(well, save for some very extreme and weird package de-lidding experiments)

            (also, note that if Apple decides to switch arch yet again in the future and join the Risc-V bandwagon, that is also supported by the Rust compiler).

            Comment


            • #7
              Originally posted by Dukenukemx View Post
              Since Apple's GPUs are based on Imagination's PowerVR, maybe they could take a look at that and see if adapting it will work on Apple GPU?
              The only opensource driver from Imagination is for their newest mobile GPU, and it isn't even ready yet. So first basing it off of something that doesn't yet work might be risky, but also it is interesting how much of their IP has been used in Apple's chips, when did the split occur between Apple and PowerVR and if they are even based on the same technology. But yeah, unifying efforts would be really helpful.
              As for using Rust, I guess this is one of the best occasions to try a new approach, a driver written completely from scratch.

              Comment


              • #8
                Originally posted by Alliancemd View Post

                To introduce crashes and security issues.
                Caused by bad code.

                Comment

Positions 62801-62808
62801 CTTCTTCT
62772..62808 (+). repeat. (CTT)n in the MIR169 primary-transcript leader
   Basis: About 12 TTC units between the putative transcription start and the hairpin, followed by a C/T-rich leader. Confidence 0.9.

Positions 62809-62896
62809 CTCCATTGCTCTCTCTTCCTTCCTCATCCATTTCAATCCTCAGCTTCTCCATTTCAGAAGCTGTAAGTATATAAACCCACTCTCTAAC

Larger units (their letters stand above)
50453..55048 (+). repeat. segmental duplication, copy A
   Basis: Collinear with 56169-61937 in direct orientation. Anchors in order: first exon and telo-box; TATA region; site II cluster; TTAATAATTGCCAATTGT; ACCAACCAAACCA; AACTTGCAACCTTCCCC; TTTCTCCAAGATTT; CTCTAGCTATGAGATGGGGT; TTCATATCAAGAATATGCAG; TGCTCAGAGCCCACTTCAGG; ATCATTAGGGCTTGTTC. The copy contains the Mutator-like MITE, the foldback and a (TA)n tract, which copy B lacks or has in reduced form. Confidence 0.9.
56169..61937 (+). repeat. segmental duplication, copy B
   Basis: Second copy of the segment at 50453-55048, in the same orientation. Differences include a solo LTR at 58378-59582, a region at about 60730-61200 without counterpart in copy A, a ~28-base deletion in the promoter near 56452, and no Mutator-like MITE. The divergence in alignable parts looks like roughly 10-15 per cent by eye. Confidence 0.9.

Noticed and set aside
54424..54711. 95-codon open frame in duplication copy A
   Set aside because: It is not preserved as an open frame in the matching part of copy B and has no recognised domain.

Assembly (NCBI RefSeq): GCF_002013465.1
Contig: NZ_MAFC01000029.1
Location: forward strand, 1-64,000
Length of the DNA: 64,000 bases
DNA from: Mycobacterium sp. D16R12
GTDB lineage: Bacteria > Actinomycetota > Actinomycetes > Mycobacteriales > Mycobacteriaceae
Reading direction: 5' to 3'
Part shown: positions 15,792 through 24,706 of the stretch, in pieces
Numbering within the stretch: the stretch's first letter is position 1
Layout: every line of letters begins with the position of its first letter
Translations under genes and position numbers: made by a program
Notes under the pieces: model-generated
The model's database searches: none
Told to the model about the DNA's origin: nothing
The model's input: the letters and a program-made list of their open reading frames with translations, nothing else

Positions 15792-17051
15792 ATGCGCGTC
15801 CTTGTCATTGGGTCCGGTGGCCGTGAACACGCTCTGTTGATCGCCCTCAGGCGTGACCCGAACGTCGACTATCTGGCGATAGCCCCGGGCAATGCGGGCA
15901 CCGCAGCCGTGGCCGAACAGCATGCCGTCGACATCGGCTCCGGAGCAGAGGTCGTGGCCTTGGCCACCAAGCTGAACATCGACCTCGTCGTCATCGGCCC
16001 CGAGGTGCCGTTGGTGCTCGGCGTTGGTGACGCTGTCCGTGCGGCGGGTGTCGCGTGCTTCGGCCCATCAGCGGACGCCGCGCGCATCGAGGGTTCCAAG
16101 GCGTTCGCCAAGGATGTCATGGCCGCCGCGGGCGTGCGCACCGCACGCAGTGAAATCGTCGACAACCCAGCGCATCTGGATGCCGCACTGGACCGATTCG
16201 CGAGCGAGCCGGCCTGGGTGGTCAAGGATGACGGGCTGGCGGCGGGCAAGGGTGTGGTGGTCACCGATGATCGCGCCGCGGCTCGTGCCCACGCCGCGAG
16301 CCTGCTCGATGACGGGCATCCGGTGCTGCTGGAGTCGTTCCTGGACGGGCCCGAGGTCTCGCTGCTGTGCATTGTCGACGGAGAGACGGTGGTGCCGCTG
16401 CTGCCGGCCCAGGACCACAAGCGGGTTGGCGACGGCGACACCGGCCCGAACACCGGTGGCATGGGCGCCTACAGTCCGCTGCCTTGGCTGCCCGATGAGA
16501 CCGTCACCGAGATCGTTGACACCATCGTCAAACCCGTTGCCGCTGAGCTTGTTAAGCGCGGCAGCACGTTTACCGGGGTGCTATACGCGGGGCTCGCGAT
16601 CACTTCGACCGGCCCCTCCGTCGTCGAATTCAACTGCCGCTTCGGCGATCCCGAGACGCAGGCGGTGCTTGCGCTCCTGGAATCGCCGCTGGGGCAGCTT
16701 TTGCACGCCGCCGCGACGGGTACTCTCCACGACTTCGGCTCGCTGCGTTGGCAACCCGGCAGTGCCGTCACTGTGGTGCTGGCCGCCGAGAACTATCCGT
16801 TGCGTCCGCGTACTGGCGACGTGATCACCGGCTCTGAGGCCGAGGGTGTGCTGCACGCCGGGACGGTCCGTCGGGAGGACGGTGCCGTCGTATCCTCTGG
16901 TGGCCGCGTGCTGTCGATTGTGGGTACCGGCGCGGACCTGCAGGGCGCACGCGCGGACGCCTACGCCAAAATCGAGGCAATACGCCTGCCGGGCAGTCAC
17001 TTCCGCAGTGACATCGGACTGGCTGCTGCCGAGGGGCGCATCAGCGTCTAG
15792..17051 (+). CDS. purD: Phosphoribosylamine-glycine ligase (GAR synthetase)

• #9
                  Originally posted by marios View Post

                  It looks like some rustafarians take memes too seriously...
                  Actually marios spent 30+ pages on Phoronix arguing in favour of C even though he has no real programming experience and most of his justifications boil down to "I don't like it".

                  So yeah in this case its not a meme, he is dead serious (and also dead wrong).

                  Originally posted by tildearrow View Post

                  Caused by bad code.
                  Created by bad programmers picking bad languages which have much higher chances creating bad code.

                  Programmers willingly choosing a worse tool for the job is not a sign of competence.
                  Last edited by mdedetrich; 11 August 2022, 04:01 PM.

                  Comment


                  • #10
                    Originally posted by tildearrow View Post

                    Caused by bad code.
                    Which can be exacerbated by languages (like C) that not only give you the gun, but loads it for you with magnum ammunition and encourages you to aim for your feet.

                    You can claim bad code all you want, but it is inevitable that humans will write flawed code. No one, no matter how big their ego is, ever writes software more than "Hello World!" without errors. It's debatable that people can write a hello world program indefinitely over and over without any error without using copy/paste. The less footguns the language has built in, the less likely you'll be shooting yourself in the foot. That's the premise of langsec and it's borne out by decades of research, not to mention daily cybersecurity headlines.

                    Arguing otherwise is literally arguing against science much like anti-vaxxers latch onto any pseudo-science or feel-good argument that seems to support their otherwise unsupportable stance.

                    Comment